TORONTO -- Manager Charlie Montoyo officially named left-hander Hyun Jin Ryu the Blue Jays’ 2021 Opening Day starter following his final Grapefruit League start of the spring on Friday, to the surprise of no one.
Toronto’s clear and undisputed ace gets the nod for the second consecutive season after finishing third in American League Cy Young Award voting in 2020 with a 2.69 ERA. The obvious decision was an easy one for Montoyo.
“Of course we were thinking that from the beginning,” Montoyo said, “but you’ve got to see how everything goes in Spring Training, how his starts were going to be and the progress that he’s made. Now that he's done everything that it takes to get to that spot, it's easy for me to announce that he’s going to be our Opening Day starter.”
Montoyo’s go-to analysis for a good outing from Ryu is to say that, ‘He looked like Ryu.’ That’s what the Blue Jays need in '21. This rotation picture could look much different as the season goes on, especially as we approach the Trade Deadline on July 31, but the Blue Jays need Ryu at his best. If he misses time or struggles, which no one is expecting, his caliber of innings isn't easy to replace.
In Friday’s 6-5 win over the Phillies on a Richard Ureña walkoff single, Ryu allowed eight hits over four innings of three-run ball, striking out five. Ryu actually left the third inning early to avoid throwing too many pitches in one frame and re-entered for the fourth and part of the fifth. But all that matters for the ace at this point in the spring is his workload. Mission accomplished, as Ryu got up to 89 pitches before throwing a few more in the bullpen and is right where he wants to be leading up to Opening Day.
“I think everything went according to plan,” Ryu said through a team translator. “I accumulated my pitches slowly and I think I'm at the right stage right now. I knew exactly how much I wanted to throw in today's game as well, so I think I'm pretty well ready for the season.”
Panik cracks Opening Day roster
The Blue Jays announced Friday that veteran infielder Joe Panik has made the Opening Day roster. Panik, who had an opt-out in his Minor League contract on Thursday, will be the club’s primary middle infielder and brings value in the clubhouse, where he works with the young core. This spring, Panik has been most impressed with an increased attention to detail from this group.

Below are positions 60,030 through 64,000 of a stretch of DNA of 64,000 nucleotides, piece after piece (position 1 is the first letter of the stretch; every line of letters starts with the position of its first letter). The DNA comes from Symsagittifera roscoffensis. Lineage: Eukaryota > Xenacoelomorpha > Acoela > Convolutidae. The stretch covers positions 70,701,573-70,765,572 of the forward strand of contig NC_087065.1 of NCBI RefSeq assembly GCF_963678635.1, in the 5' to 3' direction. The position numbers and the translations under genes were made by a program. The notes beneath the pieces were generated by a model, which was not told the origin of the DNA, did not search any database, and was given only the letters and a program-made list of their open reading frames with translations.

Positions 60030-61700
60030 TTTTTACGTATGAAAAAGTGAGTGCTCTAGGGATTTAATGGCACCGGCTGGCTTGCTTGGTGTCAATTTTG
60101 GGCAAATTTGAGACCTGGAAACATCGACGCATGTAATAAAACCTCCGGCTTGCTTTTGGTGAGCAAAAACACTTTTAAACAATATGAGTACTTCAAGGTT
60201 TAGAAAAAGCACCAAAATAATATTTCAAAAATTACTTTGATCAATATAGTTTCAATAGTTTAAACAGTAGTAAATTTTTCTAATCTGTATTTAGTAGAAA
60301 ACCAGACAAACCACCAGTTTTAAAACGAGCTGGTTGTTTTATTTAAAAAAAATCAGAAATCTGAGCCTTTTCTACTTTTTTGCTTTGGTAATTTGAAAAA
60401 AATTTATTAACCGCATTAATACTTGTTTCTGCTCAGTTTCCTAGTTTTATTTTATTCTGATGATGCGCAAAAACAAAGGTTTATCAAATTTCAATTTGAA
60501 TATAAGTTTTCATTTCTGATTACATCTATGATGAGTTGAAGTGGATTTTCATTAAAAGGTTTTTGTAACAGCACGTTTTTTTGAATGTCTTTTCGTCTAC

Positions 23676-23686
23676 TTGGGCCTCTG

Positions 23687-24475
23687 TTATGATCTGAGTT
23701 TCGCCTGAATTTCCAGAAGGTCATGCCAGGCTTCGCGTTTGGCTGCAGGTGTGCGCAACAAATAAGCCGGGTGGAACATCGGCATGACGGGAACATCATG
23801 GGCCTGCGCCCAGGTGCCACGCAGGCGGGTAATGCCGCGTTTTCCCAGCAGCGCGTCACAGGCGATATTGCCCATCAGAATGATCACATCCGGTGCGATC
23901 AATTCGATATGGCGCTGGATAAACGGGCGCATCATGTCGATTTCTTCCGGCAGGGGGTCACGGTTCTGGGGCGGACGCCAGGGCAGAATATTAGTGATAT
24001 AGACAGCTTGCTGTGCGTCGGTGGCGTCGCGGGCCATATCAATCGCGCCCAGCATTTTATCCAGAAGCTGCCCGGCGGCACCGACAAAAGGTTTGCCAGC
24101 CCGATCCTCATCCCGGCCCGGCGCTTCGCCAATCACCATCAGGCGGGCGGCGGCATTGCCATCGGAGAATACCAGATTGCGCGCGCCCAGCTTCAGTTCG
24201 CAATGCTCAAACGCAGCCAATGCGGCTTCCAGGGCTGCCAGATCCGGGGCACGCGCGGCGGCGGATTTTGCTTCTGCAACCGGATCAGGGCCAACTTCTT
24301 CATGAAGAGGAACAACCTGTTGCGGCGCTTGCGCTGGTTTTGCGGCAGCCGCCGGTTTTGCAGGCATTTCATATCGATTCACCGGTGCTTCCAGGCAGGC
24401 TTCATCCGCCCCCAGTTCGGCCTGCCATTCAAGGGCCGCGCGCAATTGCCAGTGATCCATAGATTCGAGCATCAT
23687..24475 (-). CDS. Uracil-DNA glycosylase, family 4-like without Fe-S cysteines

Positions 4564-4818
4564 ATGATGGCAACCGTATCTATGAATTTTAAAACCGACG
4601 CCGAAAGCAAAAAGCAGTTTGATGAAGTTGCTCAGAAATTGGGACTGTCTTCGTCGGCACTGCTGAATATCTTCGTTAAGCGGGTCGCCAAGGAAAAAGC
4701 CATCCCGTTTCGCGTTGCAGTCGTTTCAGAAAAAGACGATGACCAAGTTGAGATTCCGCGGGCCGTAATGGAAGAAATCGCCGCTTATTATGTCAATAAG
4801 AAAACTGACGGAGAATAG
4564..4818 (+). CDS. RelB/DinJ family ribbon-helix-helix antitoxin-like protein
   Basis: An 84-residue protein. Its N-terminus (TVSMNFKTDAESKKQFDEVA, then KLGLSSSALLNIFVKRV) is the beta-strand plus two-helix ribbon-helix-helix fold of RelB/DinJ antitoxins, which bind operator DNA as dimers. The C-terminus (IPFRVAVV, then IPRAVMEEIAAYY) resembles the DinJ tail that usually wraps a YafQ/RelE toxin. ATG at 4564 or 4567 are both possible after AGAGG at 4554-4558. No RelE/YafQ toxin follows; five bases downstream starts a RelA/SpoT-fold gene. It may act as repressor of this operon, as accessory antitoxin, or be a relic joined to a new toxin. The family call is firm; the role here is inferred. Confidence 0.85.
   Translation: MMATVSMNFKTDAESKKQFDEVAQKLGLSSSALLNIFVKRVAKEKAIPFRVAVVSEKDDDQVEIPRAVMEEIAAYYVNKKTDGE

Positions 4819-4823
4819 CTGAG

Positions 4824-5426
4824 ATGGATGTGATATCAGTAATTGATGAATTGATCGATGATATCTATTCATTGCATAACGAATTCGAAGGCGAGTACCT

“That's what's going to take you far in October,” Panik said. “Obviously, we have the talent to get to October, but it's about how to get deep into October. Just watching the way guys practiced, I think guys really take it seriously to do the little things here.”
The Blue Jays saw this last season in the AL Wild Card Series against the Rays, who went on to face the Dodgers in the World Series. When games got tight in October, the Rays didn’t always succeed by overwhelming opponents with their talent, but by doing every small thing right and avoiding self-inflicted damage. That’s the next step for Toronto’s talented roster, especially defensively.
Given Panik’s experience at second, where he won a Gold Glove Award with the Giants, he’s focused more this spring on third base and shortstop. He’s also Montoyo’s emergency catcher, and has caught some balls off a machine recently just in case he’s called upon.
Vlad launches a laser
Vladimir Guerrero Jr.’s big spring continued Friday with a frozen rope over the left-field wall. On a 3-0 pitch, Guerrero let it rip and produced an exit velocity of 114.4 mph. It wasn’t high, but when you hit it that hard, it doesn’t need to be.
Merryweather makes Grapefruit League debut
One of the most encouraging takeaways Friday was the Grapefruit League debut of Julian Merryweather, who’d been throwing outside of game action earlier in camp and missed some time with lower back tightness. The 29-year-old right-hander issued a walk, but pitched a scoreless inning.
Merryweather was up to 98.2 mph with his fastball, which sat consistently near 97 mph, and his high-80s slider continues to show wipeout potential. Early in camp, the Blue Jays planned to “stretch out” Merryweather, but this one-to-two inning role has always been his most sensible landing spot. If he can stay healthy, Merryweather is an underrated bullpen piece.